Glossary

  • acetic Wines, no matter how well made, contain quantities of acetic acidity that have a vinegary smell. If there is an excessive amount of acetic acidity, the wine will have a vinegary smell and be a flawed, acetic wine.
  • acidic Wines need natural acidity to taste fresh and lively, but an excess of acidity results in an acidic wine that is tart and sour.
  • acidity The acidity level in a wine is critical to its enjoyment and livelihood. The natural acids that appear in wine are citric, tartaric, malic and lactic. Wines from hot years tend to be lower in acidity, whereas wines from cool, rainy years tend to be high in acidity. Acidity in a wine can preserve the wine's freshness and keep the wine lively, but too much acidity, which masks the wines flavors and compresses its texture, is a flaw.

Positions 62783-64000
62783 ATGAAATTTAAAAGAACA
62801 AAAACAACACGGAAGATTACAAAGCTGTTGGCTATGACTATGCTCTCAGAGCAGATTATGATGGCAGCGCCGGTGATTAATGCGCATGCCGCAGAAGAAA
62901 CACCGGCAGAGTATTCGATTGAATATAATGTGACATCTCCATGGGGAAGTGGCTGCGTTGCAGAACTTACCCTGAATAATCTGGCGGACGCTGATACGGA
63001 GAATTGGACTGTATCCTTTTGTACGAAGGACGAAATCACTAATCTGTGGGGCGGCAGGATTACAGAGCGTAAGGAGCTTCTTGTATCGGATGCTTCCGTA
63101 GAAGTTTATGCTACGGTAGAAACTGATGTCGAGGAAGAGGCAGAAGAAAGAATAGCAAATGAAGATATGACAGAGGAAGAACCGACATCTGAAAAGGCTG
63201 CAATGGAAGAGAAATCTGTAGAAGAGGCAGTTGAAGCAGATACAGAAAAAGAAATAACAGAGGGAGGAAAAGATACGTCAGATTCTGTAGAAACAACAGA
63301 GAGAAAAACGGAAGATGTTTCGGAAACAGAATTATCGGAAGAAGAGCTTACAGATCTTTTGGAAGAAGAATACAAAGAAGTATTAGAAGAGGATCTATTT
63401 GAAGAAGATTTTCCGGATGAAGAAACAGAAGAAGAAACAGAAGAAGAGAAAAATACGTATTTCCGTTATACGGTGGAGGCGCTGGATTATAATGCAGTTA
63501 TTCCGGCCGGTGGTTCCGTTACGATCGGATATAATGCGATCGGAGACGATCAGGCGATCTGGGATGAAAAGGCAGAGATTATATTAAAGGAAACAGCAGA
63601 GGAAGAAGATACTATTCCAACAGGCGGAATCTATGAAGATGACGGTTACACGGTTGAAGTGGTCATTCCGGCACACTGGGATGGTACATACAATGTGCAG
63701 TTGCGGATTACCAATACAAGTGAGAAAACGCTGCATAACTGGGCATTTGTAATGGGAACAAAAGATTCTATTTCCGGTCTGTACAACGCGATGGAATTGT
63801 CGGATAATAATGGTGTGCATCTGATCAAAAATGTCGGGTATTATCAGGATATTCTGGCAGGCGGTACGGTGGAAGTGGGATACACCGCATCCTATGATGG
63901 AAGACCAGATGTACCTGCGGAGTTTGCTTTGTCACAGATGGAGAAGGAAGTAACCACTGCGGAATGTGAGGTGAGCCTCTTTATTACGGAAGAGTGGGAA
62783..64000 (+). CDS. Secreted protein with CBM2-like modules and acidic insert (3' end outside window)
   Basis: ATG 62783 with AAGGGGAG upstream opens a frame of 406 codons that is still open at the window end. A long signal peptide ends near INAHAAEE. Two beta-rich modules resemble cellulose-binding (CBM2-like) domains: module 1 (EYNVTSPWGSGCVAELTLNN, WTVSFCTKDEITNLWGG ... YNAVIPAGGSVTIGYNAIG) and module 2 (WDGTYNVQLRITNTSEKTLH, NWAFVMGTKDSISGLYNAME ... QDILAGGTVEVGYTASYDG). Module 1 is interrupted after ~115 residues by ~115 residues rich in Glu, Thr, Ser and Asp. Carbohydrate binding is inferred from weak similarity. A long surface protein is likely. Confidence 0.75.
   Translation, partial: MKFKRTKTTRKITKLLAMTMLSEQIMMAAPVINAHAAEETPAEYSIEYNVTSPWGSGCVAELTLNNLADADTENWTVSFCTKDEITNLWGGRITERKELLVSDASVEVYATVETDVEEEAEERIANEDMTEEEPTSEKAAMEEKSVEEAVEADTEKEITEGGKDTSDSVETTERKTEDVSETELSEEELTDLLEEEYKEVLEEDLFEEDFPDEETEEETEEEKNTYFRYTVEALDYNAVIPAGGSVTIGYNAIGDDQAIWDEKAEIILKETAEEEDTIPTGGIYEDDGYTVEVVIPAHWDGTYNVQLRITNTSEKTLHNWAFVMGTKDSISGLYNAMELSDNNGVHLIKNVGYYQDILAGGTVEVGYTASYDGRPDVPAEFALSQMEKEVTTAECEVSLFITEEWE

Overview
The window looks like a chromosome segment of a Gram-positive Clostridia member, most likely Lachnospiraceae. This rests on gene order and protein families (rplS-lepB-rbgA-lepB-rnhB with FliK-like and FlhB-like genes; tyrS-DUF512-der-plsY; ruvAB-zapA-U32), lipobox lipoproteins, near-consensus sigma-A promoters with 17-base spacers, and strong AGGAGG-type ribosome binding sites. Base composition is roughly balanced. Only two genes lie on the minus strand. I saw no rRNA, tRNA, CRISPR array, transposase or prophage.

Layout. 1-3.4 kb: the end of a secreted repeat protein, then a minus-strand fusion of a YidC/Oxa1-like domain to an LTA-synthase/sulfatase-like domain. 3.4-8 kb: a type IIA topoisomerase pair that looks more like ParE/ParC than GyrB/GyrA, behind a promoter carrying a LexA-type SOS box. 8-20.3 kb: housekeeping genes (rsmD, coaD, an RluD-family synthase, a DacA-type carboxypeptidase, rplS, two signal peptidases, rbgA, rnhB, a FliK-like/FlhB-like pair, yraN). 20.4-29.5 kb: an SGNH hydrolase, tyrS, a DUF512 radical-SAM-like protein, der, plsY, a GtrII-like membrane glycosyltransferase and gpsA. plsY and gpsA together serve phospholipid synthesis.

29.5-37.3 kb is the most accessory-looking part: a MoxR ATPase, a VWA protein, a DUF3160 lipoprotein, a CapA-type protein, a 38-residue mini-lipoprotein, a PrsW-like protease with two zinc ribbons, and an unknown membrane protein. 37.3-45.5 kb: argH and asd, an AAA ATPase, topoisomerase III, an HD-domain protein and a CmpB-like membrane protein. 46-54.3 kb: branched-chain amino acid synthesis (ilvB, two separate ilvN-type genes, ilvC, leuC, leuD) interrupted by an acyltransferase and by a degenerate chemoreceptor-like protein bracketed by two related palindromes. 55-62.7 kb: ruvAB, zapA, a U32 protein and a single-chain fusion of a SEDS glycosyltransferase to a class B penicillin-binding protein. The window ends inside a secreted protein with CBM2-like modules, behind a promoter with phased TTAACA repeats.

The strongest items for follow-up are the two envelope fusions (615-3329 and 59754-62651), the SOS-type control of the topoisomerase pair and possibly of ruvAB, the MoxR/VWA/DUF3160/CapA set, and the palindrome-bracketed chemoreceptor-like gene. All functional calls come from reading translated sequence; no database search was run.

• aftertaste As the term suggests, the taste left in the mouth when one swallows is the aftertaste. This word is a synonym for length or finish. The longer the aftertaste lingers in the mouth (assuming it is a pleasant taste), the finer the quality of the wine.
  • aroma Aroma is the smell of a young wine before it has had sufficient time to develop nuances of smell that are then called its bouquet. The word aroma is commonly used to mean the smell of a relatively young, unevolved wine.
  • astringent Wines that are astringent are not necessarily bad or good wines. Astringent wines are harsh and coarse to taste, either because they are too young and tannic, needing time to develop, or because they are not well made. The level of tannins (if it is harsh) in a wine contributes to its degree of astringence.